Well, one thing's already clear, there's no way the mighty Kenney government will shut down its so-called inquiry into "anti-Alberta energy campaigns" on the say so of Progress Alberta, a small Edmonton-based research and activist organization.
That said, the day may come when the government's leaders wish they had.
Yesterday morning, Progress Alberta director Duncan Kinney announced the organization's lawyer has fired off a letter to inquiry commissioner Steve Allan demanding that he immediately end what critics have termed a political inquisition or face having it shut down by the courts.
Progress Alberta's complaint is based in part on the argument the organization has repeatedly been targeted by Premier Jason Kenney and his UCP government, both during the provincial election last spring and since, "with false accusations that our group was a part of a conspiracy, working in league with American foundations, to sabotage Alberta's economy."
"Those attacks appeared to be in retaliation for Progress Alberta exercising its constitutionally protected right to campaign against Jason Kenny and the UCP," Kinney said in a statement.
In reality, he said yesterday, "we are not a part of the Tar Sands Campaign. We have never campaigned against pipelines or oilsands projects. We have never conspired with the Rockefellers to sabotage Alberta's economy."
"But that didn't stop Kenney from smearing us and turning us into an enemy of Alberta," Kinney continued, suggesting that's what the premier had to do in order "to distract Albertans from the brutal austerity he's inflicting on Albertans."
"We have a clear message for Kenney," Kinney continued. "Shut down this unconstitutional and undemocratic witch hunt of an inquiry or we will shut it down for you."
Now, if the government of Alberta is a Goliath in such matters, Progress Alberta is certainly David.
But since many of the most enthusiastic supporters of Premier Jason Kenney's United Conservative Party government are among those who believe the contents of Bible are literal journalism, it probably behooves us to review the Old Testament narrative found in Chapter 17 of the first Book of Samuel.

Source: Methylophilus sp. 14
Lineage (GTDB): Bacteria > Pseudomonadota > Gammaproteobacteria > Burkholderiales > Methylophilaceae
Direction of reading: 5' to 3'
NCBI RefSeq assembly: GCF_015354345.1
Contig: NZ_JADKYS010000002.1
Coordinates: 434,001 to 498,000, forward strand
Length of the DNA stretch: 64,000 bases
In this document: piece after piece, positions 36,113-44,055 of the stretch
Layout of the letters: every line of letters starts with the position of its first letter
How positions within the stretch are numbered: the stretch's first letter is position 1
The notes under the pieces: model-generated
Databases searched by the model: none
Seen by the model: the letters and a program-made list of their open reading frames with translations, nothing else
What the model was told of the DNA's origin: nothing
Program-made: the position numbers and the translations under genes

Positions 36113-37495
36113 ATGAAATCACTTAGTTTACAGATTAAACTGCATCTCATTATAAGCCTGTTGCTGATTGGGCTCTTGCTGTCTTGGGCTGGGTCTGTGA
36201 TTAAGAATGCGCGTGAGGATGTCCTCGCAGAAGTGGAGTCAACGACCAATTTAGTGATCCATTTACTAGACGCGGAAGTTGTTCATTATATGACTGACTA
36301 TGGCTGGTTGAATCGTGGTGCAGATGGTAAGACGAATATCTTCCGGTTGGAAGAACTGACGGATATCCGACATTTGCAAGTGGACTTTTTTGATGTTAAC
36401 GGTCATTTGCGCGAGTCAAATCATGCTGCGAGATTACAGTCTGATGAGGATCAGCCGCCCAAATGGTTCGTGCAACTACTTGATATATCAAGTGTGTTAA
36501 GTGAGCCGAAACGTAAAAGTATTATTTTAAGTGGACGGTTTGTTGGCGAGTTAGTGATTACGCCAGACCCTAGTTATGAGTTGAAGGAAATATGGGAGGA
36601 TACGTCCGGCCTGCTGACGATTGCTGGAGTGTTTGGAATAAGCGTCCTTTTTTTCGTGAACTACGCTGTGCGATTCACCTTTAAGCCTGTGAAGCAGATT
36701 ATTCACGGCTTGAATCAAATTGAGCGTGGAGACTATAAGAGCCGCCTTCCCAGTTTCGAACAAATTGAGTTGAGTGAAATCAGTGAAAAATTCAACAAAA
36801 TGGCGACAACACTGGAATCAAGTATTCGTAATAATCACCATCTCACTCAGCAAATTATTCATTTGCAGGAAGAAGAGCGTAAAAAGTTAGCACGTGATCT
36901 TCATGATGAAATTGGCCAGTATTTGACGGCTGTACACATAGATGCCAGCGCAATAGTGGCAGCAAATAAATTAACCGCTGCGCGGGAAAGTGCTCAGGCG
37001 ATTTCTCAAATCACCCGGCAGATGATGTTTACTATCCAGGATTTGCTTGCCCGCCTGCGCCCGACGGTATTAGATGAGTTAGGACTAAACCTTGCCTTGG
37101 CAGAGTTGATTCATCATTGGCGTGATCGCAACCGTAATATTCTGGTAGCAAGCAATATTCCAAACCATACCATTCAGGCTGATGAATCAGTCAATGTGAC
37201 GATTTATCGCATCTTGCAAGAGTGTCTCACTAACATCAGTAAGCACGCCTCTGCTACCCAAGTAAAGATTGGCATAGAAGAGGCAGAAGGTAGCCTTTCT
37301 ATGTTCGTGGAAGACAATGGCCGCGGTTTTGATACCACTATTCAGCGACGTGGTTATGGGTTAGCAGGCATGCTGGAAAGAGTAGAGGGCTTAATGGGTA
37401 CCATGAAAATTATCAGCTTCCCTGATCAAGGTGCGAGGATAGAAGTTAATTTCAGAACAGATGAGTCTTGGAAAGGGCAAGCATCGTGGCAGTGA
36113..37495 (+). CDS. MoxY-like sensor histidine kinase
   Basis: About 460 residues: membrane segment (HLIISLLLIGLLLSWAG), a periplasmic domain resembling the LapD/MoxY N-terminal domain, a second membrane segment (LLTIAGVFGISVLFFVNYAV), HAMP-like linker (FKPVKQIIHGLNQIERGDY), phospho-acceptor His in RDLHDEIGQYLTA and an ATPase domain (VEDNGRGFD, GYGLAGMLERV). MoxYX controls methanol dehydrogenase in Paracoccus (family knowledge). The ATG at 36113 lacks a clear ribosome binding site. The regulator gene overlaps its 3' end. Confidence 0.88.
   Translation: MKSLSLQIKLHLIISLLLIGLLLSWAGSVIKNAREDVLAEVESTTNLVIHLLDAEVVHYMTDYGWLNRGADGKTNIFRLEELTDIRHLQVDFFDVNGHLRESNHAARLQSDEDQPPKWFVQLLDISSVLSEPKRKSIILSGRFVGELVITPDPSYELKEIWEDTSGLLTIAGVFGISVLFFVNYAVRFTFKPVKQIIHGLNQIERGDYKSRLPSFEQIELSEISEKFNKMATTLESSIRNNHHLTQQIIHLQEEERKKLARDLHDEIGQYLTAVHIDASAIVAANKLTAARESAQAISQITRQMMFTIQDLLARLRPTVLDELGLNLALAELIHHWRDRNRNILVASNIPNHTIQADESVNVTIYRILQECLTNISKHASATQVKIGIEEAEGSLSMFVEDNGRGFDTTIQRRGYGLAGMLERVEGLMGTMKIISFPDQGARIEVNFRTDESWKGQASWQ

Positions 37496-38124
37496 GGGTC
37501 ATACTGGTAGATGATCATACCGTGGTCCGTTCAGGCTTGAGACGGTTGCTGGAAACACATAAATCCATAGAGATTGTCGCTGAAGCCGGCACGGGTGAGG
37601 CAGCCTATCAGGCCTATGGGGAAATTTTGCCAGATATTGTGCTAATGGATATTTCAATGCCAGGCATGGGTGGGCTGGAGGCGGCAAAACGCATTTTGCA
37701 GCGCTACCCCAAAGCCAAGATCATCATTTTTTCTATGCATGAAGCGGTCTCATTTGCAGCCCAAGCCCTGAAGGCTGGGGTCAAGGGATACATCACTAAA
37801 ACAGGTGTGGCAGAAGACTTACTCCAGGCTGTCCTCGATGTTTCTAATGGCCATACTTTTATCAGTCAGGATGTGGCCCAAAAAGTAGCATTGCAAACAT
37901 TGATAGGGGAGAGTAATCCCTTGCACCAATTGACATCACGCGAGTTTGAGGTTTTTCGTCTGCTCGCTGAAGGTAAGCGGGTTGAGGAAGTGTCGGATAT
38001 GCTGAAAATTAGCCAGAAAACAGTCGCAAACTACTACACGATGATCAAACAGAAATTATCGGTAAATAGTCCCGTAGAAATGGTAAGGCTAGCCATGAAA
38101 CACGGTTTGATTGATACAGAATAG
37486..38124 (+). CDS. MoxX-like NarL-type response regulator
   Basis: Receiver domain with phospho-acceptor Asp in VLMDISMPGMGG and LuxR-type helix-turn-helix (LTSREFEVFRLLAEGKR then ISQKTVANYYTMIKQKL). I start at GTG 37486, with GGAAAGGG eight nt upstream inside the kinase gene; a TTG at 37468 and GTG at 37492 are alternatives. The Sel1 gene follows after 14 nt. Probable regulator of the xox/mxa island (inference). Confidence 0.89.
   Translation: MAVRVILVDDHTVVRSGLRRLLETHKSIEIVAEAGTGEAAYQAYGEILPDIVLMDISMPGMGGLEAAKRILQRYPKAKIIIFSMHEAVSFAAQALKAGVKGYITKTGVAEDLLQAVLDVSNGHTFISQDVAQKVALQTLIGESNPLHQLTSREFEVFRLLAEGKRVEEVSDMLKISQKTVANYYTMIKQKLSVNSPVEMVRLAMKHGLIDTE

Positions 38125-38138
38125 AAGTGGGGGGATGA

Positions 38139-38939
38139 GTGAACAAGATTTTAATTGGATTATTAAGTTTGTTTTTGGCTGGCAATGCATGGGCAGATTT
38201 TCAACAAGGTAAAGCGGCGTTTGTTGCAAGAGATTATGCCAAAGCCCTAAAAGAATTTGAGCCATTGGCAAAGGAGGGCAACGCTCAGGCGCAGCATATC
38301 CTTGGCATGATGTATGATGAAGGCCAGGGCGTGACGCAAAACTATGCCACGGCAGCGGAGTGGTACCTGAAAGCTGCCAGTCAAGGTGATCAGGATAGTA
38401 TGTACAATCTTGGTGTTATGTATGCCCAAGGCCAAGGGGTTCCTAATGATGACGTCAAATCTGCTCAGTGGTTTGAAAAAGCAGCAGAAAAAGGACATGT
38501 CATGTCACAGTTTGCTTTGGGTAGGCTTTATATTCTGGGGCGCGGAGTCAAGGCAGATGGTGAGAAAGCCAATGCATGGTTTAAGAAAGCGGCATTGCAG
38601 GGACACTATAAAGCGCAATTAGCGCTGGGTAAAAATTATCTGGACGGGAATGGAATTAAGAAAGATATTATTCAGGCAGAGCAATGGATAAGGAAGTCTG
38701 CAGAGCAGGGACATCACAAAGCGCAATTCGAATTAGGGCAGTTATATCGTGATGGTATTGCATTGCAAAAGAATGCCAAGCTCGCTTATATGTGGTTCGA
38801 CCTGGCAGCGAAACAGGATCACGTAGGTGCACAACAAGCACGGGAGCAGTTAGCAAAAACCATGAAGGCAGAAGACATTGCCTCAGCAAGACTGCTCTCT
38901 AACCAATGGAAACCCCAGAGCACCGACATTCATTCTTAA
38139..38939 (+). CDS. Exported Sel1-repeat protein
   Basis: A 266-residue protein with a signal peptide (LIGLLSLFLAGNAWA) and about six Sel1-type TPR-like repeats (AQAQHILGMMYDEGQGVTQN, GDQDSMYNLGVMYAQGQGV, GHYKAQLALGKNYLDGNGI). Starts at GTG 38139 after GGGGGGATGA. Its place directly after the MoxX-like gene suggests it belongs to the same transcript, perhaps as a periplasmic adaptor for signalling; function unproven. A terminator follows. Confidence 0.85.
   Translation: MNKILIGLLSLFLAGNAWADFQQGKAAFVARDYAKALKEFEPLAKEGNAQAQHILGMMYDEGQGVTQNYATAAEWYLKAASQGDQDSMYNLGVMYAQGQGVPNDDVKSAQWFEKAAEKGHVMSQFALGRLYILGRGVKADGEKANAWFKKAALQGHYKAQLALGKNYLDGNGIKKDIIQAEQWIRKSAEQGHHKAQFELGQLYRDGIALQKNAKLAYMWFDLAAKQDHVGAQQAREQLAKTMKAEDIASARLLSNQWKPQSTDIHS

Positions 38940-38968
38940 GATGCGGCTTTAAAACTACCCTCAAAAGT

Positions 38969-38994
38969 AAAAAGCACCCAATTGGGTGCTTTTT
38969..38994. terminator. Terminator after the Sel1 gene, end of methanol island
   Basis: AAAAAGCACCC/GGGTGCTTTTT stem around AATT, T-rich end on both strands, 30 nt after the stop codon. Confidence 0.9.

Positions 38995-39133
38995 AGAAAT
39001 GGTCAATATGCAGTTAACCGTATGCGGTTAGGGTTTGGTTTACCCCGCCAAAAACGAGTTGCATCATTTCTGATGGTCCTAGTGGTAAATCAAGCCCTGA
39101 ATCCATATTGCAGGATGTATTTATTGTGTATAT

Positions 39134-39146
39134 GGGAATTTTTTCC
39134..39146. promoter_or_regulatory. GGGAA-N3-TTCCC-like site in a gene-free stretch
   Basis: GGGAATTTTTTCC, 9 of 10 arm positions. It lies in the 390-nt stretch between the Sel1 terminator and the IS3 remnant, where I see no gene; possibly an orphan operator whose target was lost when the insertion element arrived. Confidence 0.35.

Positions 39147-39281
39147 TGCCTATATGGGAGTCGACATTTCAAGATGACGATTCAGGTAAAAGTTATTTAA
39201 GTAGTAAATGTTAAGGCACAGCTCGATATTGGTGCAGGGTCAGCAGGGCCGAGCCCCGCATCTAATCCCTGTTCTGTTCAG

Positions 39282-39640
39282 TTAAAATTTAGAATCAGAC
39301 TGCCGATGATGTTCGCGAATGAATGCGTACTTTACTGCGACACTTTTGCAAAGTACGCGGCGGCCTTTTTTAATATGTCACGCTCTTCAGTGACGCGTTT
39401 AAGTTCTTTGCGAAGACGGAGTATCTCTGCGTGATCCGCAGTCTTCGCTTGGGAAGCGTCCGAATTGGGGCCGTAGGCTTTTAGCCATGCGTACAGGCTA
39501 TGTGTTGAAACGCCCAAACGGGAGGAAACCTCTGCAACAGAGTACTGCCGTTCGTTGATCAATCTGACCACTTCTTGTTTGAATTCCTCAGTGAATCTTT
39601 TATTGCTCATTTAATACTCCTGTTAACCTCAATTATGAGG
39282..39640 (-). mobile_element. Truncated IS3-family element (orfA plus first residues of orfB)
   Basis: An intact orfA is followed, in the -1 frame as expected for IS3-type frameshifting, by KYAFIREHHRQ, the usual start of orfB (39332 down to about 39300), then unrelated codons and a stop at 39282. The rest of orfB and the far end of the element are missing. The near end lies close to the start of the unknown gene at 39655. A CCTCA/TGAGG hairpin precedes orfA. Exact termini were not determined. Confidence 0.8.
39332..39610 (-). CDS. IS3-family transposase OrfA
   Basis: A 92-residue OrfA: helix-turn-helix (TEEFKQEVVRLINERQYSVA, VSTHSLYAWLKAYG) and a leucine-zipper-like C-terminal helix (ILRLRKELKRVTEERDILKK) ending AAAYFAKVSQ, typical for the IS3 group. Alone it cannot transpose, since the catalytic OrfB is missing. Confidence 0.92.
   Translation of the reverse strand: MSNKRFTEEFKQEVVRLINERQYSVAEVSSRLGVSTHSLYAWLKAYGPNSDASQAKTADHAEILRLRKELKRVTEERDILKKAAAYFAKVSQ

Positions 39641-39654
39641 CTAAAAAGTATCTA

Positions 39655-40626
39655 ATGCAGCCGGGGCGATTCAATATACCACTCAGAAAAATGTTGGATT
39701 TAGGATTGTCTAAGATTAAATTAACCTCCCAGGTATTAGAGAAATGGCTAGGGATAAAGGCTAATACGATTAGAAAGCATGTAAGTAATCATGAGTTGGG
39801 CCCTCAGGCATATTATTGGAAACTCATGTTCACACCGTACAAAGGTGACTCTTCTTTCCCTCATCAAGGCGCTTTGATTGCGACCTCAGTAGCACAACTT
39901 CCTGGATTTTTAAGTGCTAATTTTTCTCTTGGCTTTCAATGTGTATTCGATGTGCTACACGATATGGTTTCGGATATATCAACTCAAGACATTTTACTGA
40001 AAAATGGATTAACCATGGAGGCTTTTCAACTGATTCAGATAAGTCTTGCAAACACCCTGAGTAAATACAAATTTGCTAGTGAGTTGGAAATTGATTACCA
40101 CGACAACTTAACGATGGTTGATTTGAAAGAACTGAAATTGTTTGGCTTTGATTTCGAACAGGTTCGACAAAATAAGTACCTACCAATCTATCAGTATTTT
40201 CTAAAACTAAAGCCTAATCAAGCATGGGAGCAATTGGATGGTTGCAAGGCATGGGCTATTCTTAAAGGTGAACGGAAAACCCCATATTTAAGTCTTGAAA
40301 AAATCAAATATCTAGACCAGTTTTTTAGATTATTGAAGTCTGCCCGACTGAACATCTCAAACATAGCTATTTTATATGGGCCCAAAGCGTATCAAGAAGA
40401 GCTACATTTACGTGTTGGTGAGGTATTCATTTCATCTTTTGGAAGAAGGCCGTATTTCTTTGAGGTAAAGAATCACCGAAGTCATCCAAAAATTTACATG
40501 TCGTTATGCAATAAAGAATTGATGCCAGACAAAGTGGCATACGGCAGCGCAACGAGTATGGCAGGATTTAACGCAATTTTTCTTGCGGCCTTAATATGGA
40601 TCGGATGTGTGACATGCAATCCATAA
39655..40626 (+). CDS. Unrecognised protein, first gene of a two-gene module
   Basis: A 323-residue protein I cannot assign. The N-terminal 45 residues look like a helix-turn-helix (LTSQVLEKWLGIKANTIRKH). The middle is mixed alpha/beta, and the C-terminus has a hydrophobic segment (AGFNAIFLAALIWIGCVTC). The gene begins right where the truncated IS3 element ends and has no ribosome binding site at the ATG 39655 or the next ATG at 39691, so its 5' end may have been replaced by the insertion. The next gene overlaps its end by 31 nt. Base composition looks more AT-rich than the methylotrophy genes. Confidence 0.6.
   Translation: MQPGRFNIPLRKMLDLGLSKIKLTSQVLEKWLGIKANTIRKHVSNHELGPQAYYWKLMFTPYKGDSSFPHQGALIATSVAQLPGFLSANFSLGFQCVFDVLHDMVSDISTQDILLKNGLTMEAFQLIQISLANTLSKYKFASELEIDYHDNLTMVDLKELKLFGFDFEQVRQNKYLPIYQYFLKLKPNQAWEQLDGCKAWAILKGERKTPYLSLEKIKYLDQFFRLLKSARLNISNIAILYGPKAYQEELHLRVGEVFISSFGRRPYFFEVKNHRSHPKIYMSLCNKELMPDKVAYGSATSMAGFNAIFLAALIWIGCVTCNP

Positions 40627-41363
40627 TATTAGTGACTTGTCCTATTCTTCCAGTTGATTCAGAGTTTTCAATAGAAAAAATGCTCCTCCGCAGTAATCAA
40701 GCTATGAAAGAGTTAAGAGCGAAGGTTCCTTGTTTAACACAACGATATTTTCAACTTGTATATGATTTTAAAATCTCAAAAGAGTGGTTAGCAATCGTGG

Little David, as alert readers of Scripture will recall, put his hand in his bag, and took thence a stone, and slang it, and smote big Goliath in his forehead. Thereby, history was made and a terrific metaphor created.
The rock in Progress Alberta's metaphorical slingshot -- Amir Attaran -- is not just some spiky haired law graduate out to make a name for himself.
Attaran is a full professor in the faculties of both law and medicine at the University of Ottawa. A distinguished scholar, in other words. He has had, as they say, a diverse career as a scientist, lawyer and advocate for public health, human rights and environmental protection.
Folks like Premier Kenney are not likely to be among Attaran's greatest fans, of course, since many Conservatives took vociferous offence at his tweeted observation last summer that their party had become "the party of the uneducated."
Regardless of his willingness to court controversy, the point is that Attaran is no piker when it comes to the law.
"The attacks on Progress Alberta have created a chilling effect that has discouraged Progress Alberta's traditional donors from supporting the organization," Attaran wrote in his letter to Allan. "The threat of the Inquiry has also forced Progress Alberta to divert resources towards research and legal defense, rather than reaching its target audience."